Empathy, understanding, and open communication are the keys to peace. Do not let hate cloud your judgment and conscience.
1. empathy 同理心
2. keys to peace 和平的關鍵
3. cloud your judgement 迷惑你的判斷
Short video: https://youtu.be/6KHoVBK2EVE
The First World War began in Europe and then spread to other regions from July 28, 1914 to November 11, 1918. On August 3, 1914, the United Kingdom declared war on Germany due to its invasion of Belgium. During the war, both sides engaged in trench warfare and attempted to encircle the other side. Soon, from the North Sea to the Swiss border, the two sides extended their trench lines, resulting in a stalemate on both sides.
4. invasion of… …的侵略
5. result in a stalemate 導致陷入僵局
6. trench warfare 塹壕戰
At the end of 1914, the first Christmas of the war, a “Christmas Open Letter” signed by 101 British women activists and sent to “German and Austrian women” called for peace. On December 7, 1914, Pope Benedict XV also called on the governments of the warring countries to consider a formal truce agreement. However, they sternly rejected these calls for peace.
7. an open letter 一封公開信
8. call for peace 呼籲和平
9. a truce agreement 停戰協議
10. warring countries 交戰的國家
11. sternly reject 嚴厲拒絕
While there was no formal truce on both sides, about 100,000 Germans and British troops spontaneously ceased fire along the Western Front. The first truce began on Christmas Eve on December 24, 1914, when the Germans began to decorate their trenches in the Ypres region of Belgium.
12. formal truce 正式休戰
13. spontaneously ceased fire 自發地停火
These German soldiers first adorned their trenches with candles and Christmas trees and then sang Christmas carols. British soldiers followed with carols of their own, and both sides began shouting Christmas greetings. Soon, the soldiers began to communicate in no-man’s land, and exchanged small gifts such as food, cigarettes, and wine, as well as buttons and hats as souvenirs. On that night, both sides enjoyed a long-lost peace. During the truce, the two sides also brought back the bodies of their fallen comrades from the front lines and buried them. In addition, the pastors of the two sides jointly held a joint service.
14. exchange gifts 交換禮物
15. long-lost peace 久違的和平
16. fallen comrades 陣亡同袍
17. front lines 前線
18. hold a joint service 舉行聯合禮拜儀式
Sir Heras Smith-Dorren, the commander of the British Second Army, was furious upon learning about these unofficial truces. An order strictly forbidding any communication between the British and enemy soldiers was issued. In the next few years of the war, the artillery shellers were explicitly ordered to ensure that the fighting would not be interrupted again on Christmas Eve. The soldiers were reassigned to different fronts so that they would not fraternize with the enemy. Despite such orders, there was still deliberate suppression of fighting on various fronts. Soldiers, for example, would fire artillery at a fixed time to minimize casualties.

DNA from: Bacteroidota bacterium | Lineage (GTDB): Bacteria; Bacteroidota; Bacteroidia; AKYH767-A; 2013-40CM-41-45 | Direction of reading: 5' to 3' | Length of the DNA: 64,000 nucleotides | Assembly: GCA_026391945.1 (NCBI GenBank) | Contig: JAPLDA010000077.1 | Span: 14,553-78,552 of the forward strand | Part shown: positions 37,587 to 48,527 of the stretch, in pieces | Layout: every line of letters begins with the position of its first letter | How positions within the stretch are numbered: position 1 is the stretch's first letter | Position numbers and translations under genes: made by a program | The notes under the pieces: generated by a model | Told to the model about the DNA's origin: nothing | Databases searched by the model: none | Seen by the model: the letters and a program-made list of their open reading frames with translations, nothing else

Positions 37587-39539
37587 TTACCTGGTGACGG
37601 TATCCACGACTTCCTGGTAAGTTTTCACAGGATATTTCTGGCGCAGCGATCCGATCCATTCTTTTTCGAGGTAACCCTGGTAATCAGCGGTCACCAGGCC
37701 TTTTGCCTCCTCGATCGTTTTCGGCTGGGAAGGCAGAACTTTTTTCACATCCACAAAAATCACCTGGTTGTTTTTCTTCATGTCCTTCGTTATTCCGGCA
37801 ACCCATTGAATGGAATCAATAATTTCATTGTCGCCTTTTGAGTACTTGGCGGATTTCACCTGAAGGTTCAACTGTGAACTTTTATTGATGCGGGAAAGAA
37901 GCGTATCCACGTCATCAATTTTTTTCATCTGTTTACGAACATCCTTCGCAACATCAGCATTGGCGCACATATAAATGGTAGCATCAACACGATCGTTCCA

19. upon learning… 一得知…
20. strictly forbid 嚴禁
21. issue an order 發出命令
22. explicitly order to 明確地命令
23. fraternize with the enemy 與敵人友好相處
24. deliberate suppression of… 故意鎮壓…
25. fire artillery 發射火砲
26. minimize casualty 減少傷亡
On the Christmas Eve of 1915, a football from the German front became a symbol of peace. Bertie Felstead, a private of the Royal Welch Fusiliers, recalled the historic moment. At Christmas, he recalled, soldiers of both sides spontaneously climbed out of their trenches at dawn, ceased hostilities, and partook in friendly exchanges. “It wasn’t a game as such, more a kick-around and a free-for-all. There could have been 50 on each side for all I know. I played because I really liked football. I don’t know how long it lasted, probably half an hour,” he recalled.
27. a symbol of peace 和平的象徵
28. cease hostilities 停止戰鬥/戰爭行為
29. historic moment 歷史性時刻
30. partake in friendly exchange 參與友好交流
Complete story: https://youtu.be/WUlPNWDvk-c
Alleyne, R. (2001, July 26). Veteran of 1915 soccer game dies. Retrieved August 6, 2019, from https://www.telegraph.co.uk/news/uknews/1335265/Veteran-of-1915-soccer-game-dies.html
Condell, Diana (2001-08-03). “Obituary: Bertie Felstead”. The Guardian. ISSN 0261-3077.
Dearden, L. (2014, December 27). Letter describing the Christmas truce of 1914 released for the first time. Retrieved August 6, 2019, from https://www.independent.co.uk/news/uk/home-news/christmas-truce-of-1914-letter-from-trenches-shows-football-match-through-soldiers-eyes-9942929.html
Miracles brighten Christmas – HarrisonDaily.com: Opinion. (2013, January 03). Retrieved August 6, 2019, from https://archive.fo/20130103032619/http:/www.harrisondailytimes.com/articles/2009/12/25/opinion/editorials/doc4b32bc259368c715520590.txt
Patterson, David S. The search for negotiated peace: women’s activism and citizen diplomacy in World War I. Routledge, 2008. ISBN 0-415-96142-4 p. 52
Woodcock, J. (2013, November 17). England v Germany: When rivals staged beautiful game on the Somme. Retrieved August 6, 2019, from https://www.telegraph.co.uk/sport/football/teams/england/10455611/England-v-Germany-when-rivals-staged-beautiful-game-on-the-Somme.html